Publication | Van Assche, K., Beunen, R. & Verweij, S. (2020). Comparative planning research, learning, and governance: The benefits and limitations of learning policy by comparison. Urban Planning, 5 (1), 11-21.

The paper is part of the special issue on “Comparative Planning, Learning, and Evolving Governance” in Urban Planning, edited by Kristof van Assche (University of Alberta, Canada), Raoul Beunen (Open University, Netherlands), and Stefan Verweij (University of Groningen, Netherlands).

Publication | Van Assche, K., Beunen, R. & Verweij, S. (2020). Learning from other places and their plans: Comparative learning in and for planning systems. Urban Planning, 5 (1), 1-5.

 

The role of the public partner in innovation in transport infrastructure PPPs: A qualitative comparative analysis of nine Dutch DBFM projects

By transferring risks and responsibilities to the private sector, governments hope that public-private partnerships (PPPs) bring about innovations in transport infrastructure development. Taking the position that a PPP is not equal to outsourcing, this article explores the role of the public partner in innovation in infrastructure PPPs. To this purpose, nine Design-Build-Finance-Maintain (DBFM) projects in Dutch transport infrastructure development were systematically analyzed with qualitative comparative analysis (QCA). The results show that the presence of innovation is associated with multiple, nonexclusive combinations of three conditions: the procurement result of the partnership contract, the composition of the private construction consortium, and the project management by the public partner (i.e., stakeholder management, technical management, and contract management). In particular, the public partner’s choice to enter into a PPP with a construction consortium consisting of a small number of firms is associated with innovation.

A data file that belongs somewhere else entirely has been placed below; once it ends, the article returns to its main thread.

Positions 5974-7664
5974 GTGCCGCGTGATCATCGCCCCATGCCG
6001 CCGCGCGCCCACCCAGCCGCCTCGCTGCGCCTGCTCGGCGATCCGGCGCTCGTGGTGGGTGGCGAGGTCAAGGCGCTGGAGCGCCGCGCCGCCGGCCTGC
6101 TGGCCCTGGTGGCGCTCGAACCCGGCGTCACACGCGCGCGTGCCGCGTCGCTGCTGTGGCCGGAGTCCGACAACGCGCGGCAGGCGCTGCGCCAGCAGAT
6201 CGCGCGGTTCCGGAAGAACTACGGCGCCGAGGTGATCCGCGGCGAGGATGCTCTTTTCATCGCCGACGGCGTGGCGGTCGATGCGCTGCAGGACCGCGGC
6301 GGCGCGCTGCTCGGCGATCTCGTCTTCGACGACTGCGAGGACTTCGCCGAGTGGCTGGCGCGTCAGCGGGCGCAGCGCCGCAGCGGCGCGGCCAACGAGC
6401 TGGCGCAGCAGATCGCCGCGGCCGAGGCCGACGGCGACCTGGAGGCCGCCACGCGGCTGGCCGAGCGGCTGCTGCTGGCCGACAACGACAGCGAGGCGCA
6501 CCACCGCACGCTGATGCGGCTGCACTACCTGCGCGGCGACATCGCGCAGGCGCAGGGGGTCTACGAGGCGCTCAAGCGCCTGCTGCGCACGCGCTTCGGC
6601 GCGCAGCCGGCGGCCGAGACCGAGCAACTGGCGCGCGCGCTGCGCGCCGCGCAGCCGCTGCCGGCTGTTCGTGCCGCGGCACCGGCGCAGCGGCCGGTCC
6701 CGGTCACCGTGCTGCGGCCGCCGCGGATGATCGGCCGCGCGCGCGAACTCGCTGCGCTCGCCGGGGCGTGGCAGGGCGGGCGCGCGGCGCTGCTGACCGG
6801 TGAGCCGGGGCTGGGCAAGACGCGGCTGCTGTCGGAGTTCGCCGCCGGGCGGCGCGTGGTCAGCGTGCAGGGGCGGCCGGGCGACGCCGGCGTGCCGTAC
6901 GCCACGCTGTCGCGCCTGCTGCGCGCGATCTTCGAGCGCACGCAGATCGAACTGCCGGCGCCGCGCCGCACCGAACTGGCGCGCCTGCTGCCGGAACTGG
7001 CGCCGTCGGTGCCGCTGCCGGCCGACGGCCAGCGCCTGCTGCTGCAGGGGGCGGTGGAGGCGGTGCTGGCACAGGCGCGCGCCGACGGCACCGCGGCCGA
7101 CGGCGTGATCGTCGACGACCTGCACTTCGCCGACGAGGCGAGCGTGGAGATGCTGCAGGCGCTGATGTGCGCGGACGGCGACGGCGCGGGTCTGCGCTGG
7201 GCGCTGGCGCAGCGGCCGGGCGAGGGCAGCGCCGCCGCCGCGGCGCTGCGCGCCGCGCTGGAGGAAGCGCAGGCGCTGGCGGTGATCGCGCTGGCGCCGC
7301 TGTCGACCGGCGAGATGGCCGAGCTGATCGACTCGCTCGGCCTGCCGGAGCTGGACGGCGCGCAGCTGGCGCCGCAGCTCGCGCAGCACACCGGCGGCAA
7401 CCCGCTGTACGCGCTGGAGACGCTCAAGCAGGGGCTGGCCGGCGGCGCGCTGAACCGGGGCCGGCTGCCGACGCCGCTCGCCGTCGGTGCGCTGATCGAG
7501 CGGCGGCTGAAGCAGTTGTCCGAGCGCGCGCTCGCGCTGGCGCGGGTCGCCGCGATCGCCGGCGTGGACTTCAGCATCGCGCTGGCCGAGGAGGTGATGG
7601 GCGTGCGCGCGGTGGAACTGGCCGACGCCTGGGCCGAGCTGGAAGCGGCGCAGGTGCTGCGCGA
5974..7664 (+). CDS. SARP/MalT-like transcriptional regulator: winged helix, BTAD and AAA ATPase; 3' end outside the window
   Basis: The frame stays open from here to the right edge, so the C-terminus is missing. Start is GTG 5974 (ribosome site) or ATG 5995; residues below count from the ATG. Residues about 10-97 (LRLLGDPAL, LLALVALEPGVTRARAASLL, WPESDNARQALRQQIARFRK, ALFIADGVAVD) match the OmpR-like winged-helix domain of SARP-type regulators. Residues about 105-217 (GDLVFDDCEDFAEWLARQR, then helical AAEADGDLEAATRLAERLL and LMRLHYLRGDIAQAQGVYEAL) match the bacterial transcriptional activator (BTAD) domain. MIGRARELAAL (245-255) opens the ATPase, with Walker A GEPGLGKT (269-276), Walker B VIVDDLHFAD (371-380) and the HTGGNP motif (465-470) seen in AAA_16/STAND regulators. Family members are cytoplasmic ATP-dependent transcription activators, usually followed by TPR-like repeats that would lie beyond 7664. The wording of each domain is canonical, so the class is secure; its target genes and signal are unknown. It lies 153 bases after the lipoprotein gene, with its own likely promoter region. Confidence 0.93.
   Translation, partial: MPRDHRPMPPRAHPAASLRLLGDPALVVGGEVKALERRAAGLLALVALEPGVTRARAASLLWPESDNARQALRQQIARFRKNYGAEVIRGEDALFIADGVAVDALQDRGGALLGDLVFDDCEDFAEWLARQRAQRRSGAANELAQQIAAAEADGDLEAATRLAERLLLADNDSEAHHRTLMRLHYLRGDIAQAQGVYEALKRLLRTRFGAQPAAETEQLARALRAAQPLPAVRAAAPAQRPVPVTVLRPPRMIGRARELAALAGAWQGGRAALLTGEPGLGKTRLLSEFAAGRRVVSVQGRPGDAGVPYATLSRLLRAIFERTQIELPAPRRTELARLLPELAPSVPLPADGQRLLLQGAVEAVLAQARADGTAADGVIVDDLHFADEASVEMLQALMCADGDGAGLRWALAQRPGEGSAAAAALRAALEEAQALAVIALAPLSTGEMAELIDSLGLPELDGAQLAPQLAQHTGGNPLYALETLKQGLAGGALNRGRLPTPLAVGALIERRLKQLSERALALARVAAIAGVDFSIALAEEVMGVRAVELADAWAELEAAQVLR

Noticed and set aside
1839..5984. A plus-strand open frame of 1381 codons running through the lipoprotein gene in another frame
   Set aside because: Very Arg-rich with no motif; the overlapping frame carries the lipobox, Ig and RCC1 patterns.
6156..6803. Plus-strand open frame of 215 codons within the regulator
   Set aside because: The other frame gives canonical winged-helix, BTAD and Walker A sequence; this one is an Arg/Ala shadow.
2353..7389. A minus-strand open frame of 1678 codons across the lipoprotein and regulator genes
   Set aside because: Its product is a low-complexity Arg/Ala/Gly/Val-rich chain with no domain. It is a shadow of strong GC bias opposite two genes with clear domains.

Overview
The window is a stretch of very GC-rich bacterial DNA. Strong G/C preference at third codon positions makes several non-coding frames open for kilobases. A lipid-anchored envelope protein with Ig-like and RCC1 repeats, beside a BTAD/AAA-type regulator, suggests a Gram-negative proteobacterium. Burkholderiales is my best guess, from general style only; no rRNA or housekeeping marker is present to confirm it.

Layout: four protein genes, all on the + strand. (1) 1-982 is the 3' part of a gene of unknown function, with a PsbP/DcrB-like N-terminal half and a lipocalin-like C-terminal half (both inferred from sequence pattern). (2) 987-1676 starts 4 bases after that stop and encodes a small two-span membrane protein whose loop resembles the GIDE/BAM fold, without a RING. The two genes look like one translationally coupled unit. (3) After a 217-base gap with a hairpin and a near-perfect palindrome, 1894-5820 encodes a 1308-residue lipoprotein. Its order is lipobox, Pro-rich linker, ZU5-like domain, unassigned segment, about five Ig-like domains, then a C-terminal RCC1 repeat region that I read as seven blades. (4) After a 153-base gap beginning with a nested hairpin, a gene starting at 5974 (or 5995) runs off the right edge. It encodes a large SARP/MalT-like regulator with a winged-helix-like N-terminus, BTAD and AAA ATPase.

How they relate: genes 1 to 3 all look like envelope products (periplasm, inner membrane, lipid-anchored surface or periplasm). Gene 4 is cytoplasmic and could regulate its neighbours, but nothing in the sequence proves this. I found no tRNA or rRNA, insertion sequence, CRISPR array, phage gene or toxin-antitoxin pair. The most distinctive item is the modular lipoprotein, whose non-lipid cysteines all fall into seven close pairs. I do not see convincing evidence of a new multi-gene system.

Publication | Verweij, S., Loomans, O. & Leendertse, W. (2020). The role of the public partner in innovation in transport infrastructure PPPs: A qualitative comparative analysis of nine Dutch DBFM projects. Public Works Management & Policy, 25 (1), 5-32.

Load more